With Uber and other Transport Network Vehicle Services (TNVS) under the scrutiny of the LTFRB, the question of how to balance convenience and legality has once again been raised. TNVS came at a time when commuters are finally fed up with the government’s lack of action regarding inefficient transport systems and corrupt PUV drivers who give legit ones a bad name.
While the LTFRB sees Uber and other TNVS as enemies, most see those who subscribe to them as simply people who are also trying to make a living, whether they be riders heading to work, or partners behind the wheel.
Grachelle is one of them, a thirty-something single mom of three who shared that being an Uber driver has helped her make more time for her children without sacrificing her income.
“Ang hirap kasing i-balance ‘yong time, saka kapag halimbawa may sakit ‘yong anak ko... Ang hirap manghingi ng day-off.” Despite juggling several jobs at a time when she worked in the US, Grachelle knew that being a mom came first.
“Nakakahiya rin 'yong ma-le-late ka kasi ‘yong anak mo may sakit, or mag-a-absent ka. So noong nag-work ako, minsan naka-LOA for six months, kasi may asthma ‘yong youngest ko... Baby pa siya during that time, so kailangan ko siyang tutukan hanggang maging okay siya. Minsan one month siyang nasa hospital, so kailangan ko talagang mag-off ng matagal.
After several years in the BPO industry, Grachelle decided to finally call it quits—“Kasi parang hindi na rin ako nagtratrabaho”—and find other ways to earn a living.
Work came in the form of joining a ride-sharing service back in the Philippines, which her cousin introduced her to. When she started driving her two vehicles for Uber last September, she immediately saw the perks.
“Naranasan ko nang kumita ng P20,000 a week kay Uber,” she says, adding that she didn’t really have a strict schedule as to when she would go out and when she would stay in. “Wala akong oras, [but I work] every day except Sunday… Kasi ang ginagawa ko, halimbawa, hindi ako nag-Uber ngayon, tapos gusto kong ma-hit 'yong quota, babawiin ko ng ibang araw. Todo 'yon. Minsan nakaka-twenty trips ako a day.” She also enjoyed having the time to fetch her kids from school without having to ask anybody’s permission, but knew that her flexible hours didn’t mean that she can simply slack off and expect to earn.
“’Pag hindi ka naman masipag—natural! Saan ka ba naman nagtrabaho na umupo ka lang susuweldohan ka ng malaki, ‘di ba? Wala namang kumikita ng pera sa madaling paraan.”
Grachelle is one of the growing number of women who have been signing up to become Uber partners—and her candid and often funny anecdotes reflect how much fun she was having with being a professional driver. When asked whether her first few trips were scary and if she felt nervous knowing that she was in a car with people she didn’t know, she answered: “Mas natatakot ako sa mumu kaysa sa buhay.”
However, one thing that Grachelle can’t stand is rudeness.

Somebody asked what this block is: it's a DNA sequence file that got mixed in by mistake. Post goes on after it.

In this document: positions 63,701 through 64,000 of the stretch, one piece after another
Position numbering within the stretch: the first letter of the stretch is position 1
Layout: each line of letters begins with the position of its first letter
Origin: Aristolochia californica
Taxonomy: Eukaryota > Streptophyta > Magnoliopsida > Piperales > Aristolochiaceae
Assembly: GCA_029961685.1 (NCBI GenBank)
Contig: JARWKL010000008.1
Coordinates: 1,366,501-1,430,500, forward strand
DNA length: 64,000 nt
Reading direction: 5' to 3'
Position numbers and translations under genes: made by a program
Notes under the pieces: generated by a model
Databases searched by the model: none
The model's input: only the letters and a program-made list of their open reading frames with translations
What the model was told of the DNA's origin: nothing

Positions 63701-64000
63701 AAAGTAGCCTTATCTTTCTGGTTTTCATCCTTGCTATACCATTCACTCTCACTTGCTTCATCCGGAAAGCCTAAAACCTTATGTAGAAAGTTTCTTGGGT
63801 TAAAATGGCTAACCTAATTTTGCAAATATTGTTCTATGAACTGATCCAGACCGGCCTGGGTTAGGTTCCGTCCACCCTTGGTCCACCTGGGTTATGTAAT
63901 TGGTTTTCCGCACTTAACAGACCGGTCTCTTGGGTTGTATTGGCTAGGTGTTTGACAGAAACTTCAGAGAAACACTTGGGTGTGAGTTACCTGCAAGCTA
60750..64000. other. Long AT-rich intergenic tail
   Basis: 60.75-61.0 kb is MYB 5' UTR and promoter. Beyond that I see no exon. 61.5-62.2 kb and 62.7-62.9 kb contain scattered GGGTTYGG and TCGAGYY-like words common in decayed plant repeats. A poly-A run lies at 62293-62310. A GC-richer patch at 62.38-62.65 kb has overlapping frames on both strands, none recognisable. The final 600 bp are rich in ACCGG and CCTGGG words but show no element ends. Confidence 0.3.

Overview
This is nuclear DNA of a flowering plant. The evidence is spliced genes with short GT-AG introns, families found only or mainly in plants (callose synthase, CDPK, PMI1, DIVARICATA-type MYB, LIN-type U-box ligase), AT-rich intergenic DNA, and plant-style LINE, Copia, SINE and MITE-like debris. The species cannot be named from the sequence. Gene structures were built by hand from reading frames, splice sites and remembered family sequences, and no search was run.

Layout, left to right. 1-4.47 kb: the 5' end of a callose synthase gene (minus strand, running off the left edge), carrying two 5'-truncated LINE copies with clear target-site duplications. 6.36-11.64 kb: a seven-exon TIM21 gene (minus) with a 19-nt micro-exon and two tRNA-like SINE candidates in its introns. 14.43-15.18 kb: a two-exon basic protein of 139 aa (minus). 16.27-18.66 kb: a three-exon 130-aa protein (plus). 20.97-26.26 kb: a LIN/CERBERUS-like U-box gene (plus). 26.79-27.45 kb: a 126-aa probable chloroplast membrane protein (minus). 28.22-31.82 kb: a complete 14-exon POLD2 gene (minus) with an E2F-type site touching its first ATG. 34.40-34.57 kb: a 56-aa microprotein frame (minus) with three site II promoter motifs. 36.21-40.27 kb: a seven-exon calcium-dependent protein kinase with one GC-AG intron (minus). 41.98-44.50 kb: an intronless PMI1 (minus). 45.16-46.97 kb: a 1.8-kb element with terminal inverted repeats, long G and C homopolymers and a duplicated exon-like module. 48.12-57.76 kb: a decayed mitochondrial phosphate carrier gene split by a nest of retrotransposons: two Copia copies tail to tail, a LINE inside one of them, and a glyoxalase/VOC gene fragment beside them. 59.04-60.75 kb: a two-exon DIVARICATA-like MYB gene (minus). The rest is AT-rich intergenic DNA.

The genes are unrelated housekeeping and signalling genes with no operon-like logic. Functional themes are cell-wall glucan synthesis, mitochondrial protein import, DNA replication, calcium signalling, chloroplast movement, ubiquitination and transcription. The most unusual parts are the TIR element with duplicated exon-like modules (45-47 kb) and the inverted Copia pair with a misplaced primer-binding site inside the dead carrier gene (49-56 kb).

“Kasi may mga pasaherong feelingera. Parang kanila 'yong car. Maraming gan’on. Alam mo, actually ako, hindi ako mainipin… Kaya kong i-deal ang kahit ano. Ayoko lang kasi ‘yong parang bossy. Parang, 'excuse me, Ate.'
“Kapag medyo arogante ang dating, medyo mayabang ang dating, hindi ko pinapagbabayad 'yon, hindi ko sinisingil.” She noted that she doesn’t take money from rude passengers as a sassy reminder that she was no one’s personal driver. It’s her car, so riders should respect that and play by her rules.
And speaking of rules, Grachelle has several which help her stay safe and keep her vehicles road-worthy.
“Kasi strict ako,” she said. “Hindi ako pumapayag sa multiple drop offs, lalo na sa gabi… Hindi ko kayo kilala, hindi niyo 'ko kakilala. Ayokong i-compromise ‘yong safety ko. Kasi you’ll never know [baka biglang] may isakay sila. Point A to Point B lang tayo.
“Kapag may ipapadalang paper bag or mga kahon, ayaw ko ng mga ganoon.
“Bawal kumain sa kotse.”
Riders who break any of her rules would immediately get their trip cancelled, and for Grachelle, they’re not really losses.
“Iba-iba talaga ang tao… Malalaman mo ang dating ng isang tao pag-upo pa lang,” she said, citing one incident about a passenger who argued with her over taho, and another about one who discriminated against her. "’Pag tawag, sabi, ‘Ay babae, ayoko.’ Babae rin [‘yong pasahero’]. Pero once lang nangyari ‘yon. ‘Yong iba mas gusto nila kasi mas safe sila.”
Despite the craziness that being an Uber driver has brought her (including that one time when she had to drop off hundreds of siopao) Grachelle confessed that she would still continue being an Uber driver. “Nag-e-enjoy ako. Mas gusto ko ito kaysa naka-upo ako [sa office]… Kahit saan ka mag-work mayroon talagang mga nega na tao. Hindi naman mawawala 'yon kahit nasaan ka. Eh 'yon nga nakakasama mo maghapon sa work; ito saglit lang, nasa sasakyan lang kayo, 'di ba? Puwedeng hindi ka sumagot, unlike 'pag kasama mo sa work na, ‘Ano ba 'yan, bukas nandirito nanaman 'to,’ 'di ba? [Sa Uber], ‘Ay bukas naman hindi ko na makikita ‘to.’ Basta gan’on lagi ang iniisip ko 'pag mayroong mga pasaherong nakakainis. ‘Mahatid ko lang 'to ng safe sa pupuntahan niya, okay na 'ko.’”
Grachelle is only one of the many people Uber has behind the wheel, and one of the many affected by the seemingly unending issues between the LTFRB and TNVS. Technology has muddied the waters on what’s legal or not, but for many who suffer through the tiring commute around Metro Manila, Uber and other TNVS drivers are life- and sanity-savers. We do hope that instead of butting heads, both parties come to a consensus with the public in mind, because in the end, it’s their best interest that both the government and service companies should cater to.